Gigs With Really Famous People

21 Mar

79569142_c6dd159404_oTonight, as most folks head out for their second weekend of St. Patty’s day partying (right?  Is that what people are doing this weekend?  I have no life), I’ll be hitting the stage with none other than the lovely Petula Clark.

She’s doing a show one night only at the Castro Theatre, and it’s gonna be a doozy.  I’ve played in her band before – we did a show at the Herbst Theatre a couple of years ago, and it was really cool. Going into the gig, I didn’t know anything about her music (0ther than “Downtown,” of course), and I was really impressed with her, both in terms of her material and her vocal chops. In addition to all of her own stuff, she did a solo piano version of The Beatles’ “I Wanna Hold Your Hand” that was absolutely beautiful.

What’s more, it was a challenging gig! I remember feeling under-prepared, particularly in the flute department.  I was playing in a horn section with trumpet maestro Dave Scott, who is the picture of perfect professionalism, and it was a great kick in the ass, musically.  Needless to say, I’ve been shedding flute all week, and am feeling much more prepared.

I’ve also been reflecting a bit on these sorts of gigs. Playing with Petula, or at the Castro with Connie Francis, or sitting onstage behind Joan Rivers… it’s always an interesting deal. Performing with a superstar from another era is such a weird, cool treat – there’s nothing quite like stumbling onstage with someone who is literally the most successful female pop musician in British history, (Really!  She’s in Guiness!), playing a couple of sets, then going home to relative obscurity. I think that the conflict arises from playing professionally with someone who you know academically is a really big deal, but who has never been a really big deal in your life.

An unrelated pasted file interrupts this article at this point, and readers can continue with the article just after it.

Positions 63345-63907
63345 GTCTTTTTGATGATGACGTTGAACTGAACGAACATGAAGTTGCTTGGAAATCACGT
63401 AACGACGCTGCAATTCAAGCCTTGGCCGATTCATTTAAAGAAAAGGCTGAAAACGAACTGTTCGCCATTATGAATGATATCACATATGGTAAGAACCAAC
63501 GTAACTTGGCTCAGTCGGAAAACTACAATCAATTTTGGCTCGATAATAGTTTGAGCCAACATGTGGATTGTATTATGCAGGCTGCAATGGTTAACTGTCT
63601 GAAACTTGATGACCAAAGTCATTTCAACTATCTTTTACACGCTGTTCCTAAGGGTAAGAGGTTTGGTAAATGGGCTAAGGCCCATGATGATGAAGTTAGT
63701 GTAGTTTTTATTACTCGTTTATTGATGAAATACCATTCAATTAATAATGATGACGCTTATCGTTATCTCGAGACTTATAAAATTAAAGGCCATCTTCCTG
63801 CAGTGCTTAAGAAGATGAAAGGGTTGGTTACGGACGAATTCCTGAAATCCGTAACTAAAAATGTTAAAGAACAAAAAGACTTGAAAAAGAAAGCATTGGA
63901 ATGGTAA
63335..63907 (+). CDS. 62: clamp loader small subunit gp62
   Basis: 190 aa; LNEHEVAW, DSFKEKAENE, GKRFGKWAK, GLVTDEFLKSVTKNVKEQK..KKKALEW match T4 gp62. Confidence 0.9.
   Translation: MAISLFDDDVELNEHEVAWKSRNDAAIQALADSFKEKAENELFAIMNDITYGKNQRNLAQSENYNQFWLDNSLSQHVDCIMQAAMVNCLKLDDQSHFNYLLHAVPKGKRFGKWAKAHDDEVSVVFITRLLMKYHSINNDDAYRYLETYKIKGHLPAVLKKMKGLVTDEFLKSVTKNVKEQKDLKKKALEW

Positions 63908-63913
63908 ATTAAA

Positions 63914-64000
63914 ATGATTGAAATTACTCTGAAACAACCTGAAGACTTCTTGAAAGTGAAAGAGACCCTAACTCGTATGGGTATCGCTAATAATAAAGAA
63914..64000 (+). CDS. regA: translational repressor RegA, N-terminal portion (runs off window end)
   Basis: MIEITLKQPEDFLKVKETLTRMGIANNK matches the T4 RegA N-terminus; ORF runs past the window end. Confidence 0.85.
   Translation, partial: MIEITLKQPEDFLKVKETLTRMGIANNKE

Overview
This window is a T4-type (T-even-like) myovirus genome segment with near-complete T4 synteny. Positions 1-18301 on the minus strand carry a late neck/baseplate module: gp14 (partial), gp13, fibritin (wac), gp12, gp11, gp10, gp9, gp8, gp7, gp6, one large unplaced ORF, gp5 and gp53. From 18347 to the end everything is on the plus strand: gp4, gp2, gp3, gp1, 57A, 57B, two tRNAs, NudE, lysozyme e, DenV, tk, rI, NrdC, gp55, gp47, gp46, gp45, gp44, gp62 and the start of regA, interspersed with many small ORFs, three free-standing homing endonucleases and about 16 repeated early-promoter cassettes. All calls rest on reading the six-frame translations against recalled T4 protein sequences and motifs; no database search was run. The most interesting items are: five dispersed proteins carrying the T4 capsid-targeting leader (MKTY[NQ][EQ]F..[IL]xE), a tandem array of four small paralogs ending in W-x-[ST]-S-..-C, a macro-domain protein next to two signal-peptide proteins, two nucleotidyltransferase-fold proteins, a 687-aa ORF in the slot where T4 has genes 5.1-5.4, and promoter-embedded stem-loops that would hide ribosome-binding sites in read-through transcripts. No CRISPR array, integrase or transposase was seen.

castroWhat’s more, everyone’s there with a job to do, and you’re all doing it, so the band’s professionalism overshadows the fact that one of the people in the room is a universally adored music icon. A bunch of my friends are on this gig – Ross Grant is playing guitar, Darren Johnston is playing trumpet (along with Dave), and last week’s person I wanted to be, Daniel Fabricant, is usually on bass (he put together the band, but subbed out the actual gig this time). The familiar faces add to the contrasting feelings of relaxed professionalism (I’m onstage with Ross, I’m reading sax charts) and nervous nervousness (That’s Petula Clark! She’s a big deal! Woah, the theater is totally sold out! The audience is going nuts!).

I don’t do too much casual gigging anymore, but when I do, I prefer these sorts of gigs, I think.  I’m looking forward to tonight, and hope that I’m more comfortable with the music this time around.  Also, that I don’t piss off Petula’s hardass of a musical director. (eek!) But more than anything, I’ll try to relax for a bit and enjoy getting to sit onstage behind a music legend, playing my part in a show that will make a lot of San Franciscans very happy.

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